From Underground MC to Superstar Singer: The Winding Path & Secret Songs of Aloe Blacc
For more than a decade, Aloe Blacc has proven himself as an elite singer-songwriter with a passionate voice and compelling lyrics. Blacc’s stunning range as a musician goes from an enriching soulful sound, to a Folk and Pop fusion. He appeared on the big screen as Bobby Byrd in the 2014 James Brown movie, Get On Up. Much of Blacc’s catalog contains joyful and eye-opening messages with huge hooks and relentless feel-good grooves. A recent Medium Cuepoint article explores the breadth and artistry of Aloe that even the deepest fans may not realize.
DJ Pizzo authored “The Search For Aloe Blacc’s Secret Children’s Album.” The piece explores Blacc’s beginnings from his Hip-Hop roots, to Dancehall influences, which appear in some of his music. It also uncovers some projects that no one ever knew about the singer-songwriter/producer.
Blacc started his career with Hip-Hop producer Exile to form Emanon in 1995. With dusty loops and Jazz samples, Emanon caught recognition in the Indie Rap underground, and released their first mixtape in 1996. Aloe started his solo career in 2003, releasing two EPs and signing to the heralded Stones Throw Records in 2006. On July 11, 2006 Aloe released his studio debut album Shine Through. As Aloe was focusing on his own career, Exile would play a major hand in cultivating the careers of Blu and Fashawn. Shine Through demonstrated Blacc’s diverse range of genre and tone. Notably, the California native closed the LP with a fresh cover of the then newly-released John Legend anthem “Ordinary People,” only in Spanish.
At the time, Stones Throw albums like Madvilliany and Donuts were garnering commercial and critical acclaim. At the helm of online/retail giant HipHopSite, Pizzo recalled the return process of Shine Through, following poor sales. To the DJ’s surprise, the album—which he liked—did not sell. Inflated expectations and a label’s meteoric rise were not in step with the Emanon MC’s transition.
In the article, Stones Throw’s then-manager Eothen “Egon” Alapatt was having a hard time convincing founder Peanut Butter Wolf to release Blacc’s second album, Good Things. After two years of negotiations, Good Things was released in 2010. The LP’s contents would prove to be a major masterpiece for Stones Throw, who then was finding success out of Hip-Hop, in Soul acts like Mayer Hawthorne.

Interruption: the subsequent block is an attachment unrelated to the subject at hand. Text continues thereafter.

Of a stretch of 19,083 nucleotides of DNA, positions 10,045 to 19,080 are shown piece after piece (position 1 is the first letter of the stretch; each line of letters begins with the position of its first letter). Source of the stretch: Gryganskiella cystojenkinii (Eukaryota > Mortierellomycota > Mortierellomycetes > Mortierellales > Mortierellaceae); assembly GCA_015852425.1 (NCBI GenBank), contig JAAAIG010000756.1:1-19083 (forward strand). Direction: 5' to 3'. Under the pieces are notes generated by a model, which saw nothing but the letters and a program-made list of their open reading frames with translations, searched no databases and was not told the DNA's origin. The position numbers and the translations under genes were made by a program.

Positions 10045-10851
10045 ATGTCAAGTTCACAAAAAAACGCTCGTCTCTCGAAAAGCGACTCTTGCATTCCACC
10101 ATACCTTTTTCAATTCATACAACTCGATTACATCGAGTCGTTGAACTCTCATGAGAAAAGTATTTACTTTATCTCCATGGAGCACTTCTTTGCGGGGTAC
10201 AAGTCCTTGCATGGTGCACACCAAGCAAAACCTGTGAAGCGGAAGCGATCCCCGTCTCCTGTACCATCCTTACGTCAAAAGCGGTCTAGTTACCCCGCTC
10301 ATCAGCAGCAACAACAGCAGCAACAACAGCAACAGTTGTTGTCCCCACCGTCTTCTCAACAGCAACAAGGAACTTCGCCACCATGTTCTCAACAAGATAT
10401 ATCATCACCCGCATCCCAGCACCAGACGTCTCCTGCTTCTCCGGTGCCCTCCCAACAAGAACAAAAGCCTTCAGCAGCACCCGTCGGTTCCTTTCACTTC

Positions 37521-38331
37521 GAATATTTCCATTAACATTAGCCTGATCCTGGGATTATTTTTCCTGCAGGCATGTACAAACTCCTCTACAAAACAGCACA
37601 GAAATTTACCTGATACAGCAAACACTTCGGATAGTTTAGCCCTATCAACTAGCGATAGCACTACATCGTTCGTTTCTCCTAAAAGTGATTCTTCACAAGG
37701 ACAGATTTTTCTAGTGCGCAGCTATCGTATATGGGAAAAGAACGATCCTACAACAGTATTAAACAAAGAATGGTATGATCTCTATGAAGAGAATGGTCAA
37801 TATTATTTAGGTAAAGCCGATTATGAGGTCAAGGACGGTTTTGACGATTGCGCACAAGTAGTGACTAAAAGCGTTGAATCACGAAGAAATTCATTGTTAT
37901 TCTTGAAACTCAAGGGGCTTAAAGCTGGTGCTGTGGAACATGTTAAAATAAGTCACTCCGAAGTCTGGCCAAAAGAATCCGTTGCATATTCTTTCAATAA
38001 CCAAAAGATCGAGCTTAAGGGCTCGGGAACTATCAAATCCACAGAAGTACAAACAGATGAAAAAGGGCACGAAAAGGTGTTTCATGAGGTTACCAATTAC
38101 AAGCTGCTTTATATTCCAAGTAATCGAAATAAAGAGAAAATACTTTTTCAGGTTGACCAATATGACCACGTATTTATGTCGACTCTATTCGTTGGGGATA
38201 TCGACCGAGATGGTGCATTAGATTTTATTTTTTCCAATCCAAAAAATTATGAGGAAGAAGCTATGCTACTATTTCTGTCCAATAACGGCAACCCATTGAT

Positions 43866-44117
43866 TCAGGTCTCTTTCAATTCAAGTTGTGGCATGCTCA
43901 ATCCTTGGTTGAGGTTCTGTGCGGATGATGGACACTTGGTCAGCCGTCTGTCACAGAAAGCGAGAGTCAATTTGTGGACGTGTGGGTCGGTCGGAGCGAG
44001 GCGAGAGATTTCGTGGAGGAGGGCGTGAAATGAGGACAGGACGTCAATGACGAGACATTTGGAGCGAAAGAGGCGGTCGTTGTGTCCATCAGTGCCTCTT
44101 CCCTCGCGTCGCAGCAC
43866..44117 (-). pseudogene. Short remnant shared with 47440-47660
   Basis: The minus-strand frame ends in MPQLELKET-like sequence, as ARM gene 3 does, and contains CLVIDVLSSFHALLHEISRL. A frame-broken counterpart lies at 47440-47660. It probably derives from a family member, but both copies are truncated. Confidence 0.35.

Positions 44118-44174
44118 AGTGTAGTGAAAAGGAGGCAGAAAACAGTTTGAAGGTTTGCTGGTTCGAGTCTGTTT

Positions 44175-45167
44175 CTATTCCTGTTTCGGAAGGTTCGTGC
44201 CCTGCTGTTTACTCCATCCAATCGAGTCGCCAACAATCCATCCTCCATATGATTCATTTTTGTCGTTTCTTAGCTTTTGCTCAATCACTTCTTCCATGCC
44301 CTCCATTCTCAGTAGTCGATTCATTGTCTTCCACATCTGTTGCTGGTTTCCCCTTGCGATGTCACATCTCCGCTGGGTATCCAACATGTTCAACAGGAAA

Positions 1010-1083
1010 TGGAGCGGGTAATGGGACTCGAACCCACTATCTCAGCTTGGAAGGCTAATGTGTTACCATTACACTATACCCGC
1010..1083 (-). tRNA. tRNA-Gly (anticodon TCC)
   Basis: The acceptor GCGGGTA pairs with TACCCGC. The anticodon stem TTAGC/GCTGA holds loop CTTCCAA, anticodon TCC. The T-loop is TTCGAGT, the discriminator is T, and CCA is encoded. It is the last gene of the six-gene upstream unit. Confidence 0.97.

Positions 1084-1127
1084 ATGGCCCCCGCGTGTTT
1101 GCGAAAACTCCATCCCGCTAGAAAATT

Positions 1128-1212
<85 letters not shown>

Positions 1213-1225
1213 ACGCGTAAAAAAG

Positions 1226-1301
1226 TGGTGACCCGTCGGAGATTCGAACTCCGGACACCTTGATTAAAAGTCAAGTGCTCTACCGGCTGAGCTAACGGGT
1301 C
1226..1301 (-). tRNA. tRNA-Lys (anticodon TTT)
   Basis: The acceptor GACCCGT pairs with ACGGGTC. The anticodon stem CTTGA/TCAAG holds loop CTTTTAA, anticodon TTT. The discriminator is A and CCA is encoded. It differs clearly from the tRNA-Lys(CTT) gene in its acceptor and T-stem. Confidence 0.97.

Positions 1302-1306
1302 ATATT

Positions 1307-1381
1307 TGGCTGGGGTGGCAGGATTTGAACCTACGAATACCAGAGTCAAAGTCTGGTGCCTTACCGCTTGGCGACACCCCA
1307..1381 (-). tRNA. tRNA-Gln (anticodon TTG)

Good Things‘ single, “I Need A Dollar,” finally brought Aloe into the commercial eye—despite his underground beginnings. HBO’s emerging “How to Make It In America” needed a theme song that captured the show’s premise, tone, and soul. “I Need A Dollar” said it in chorus alone, and Blacc attached his work to the cable boxes and DVDs of millions, letting that booming voice resonate.
Three years later, the artist born Egbert Nathaniel Dawkins, III would find himself collaborating with Avicii on the 2013 smash hit crossover single, “Wake Me Up.” The single has sold more than 5 million copies worldwide, certifying Aloe Blacc as a superstar. However, the Country-tinged “Wake Me Up” and Shine Through only scratch the surface of Aloe’s true range.
The Medium article explores some of Blacc’s unreleased music, and other monikers and aliases that showed his ability to experiment with different sounds. Perhaps most surprising of all, this unreleased Aloe Blacc catalog includes a mysterious Children’s album.
Blacc recorded it in 2005 during his tenure at Stones Throw. Physical copies were dispersed hand-to-hand to his close friends. Egon describes the album like that of “Mr. Squiggles,” a character on Australia’s longest running children’s show. “It was goofy. If I remember it had pitched up voices, kind of like a Quasimoto-type thing for one character,” says the DJ, who now manages the ever-active Madlib Invasion imprint. Blacc talked to Pizzo in a 2011 interview about the children’s album. He said, “I recorded a children’s album as a Christmas present for my niece. Then I had this bird brain idea to actually make a CD and press it up and actually give it away to friends.” Now as a multi-platinum star quite obviously capable of crossing-over, should this be heard on a wide scale?
Another unreleased work of Aloe’s was an entire cover of Luis Bonfa’s soundtrack for the Black Orpheus film. Egon described it as “as a meeting of American and Brazilian Folkloric music.”
Producer Exile chimed in and talked about Blacc’s other alias, under the name of Nathan Yell. He told Pizzo, “it’s a mix of dark, Wild West-meets-Gothic, grim reaper meets old Gospel hymns. A lot of it was recorded Bobby McFerrin style, by patting his body, beat-boxing, humming. It’s real experimental, but I think it’s a really cool album.”
There are still plans for an Emanon reunion album called Bird’s Eye View, which would return Aloe to his MC roots. However, the LP’s title may now be called Dystopia, so says Exile. Along with a mixtape tentatively titled Bullet, one of these projects is expected to drop sometime this year.
Read “The Search For Aloe Blacc’s Secret Children’s Album” by DJ Pizzo At Medium’s Cuepoint.
With a patient rise to stardom, and an unlikely track, do you think these shelved works can translate into commercial and critical successes?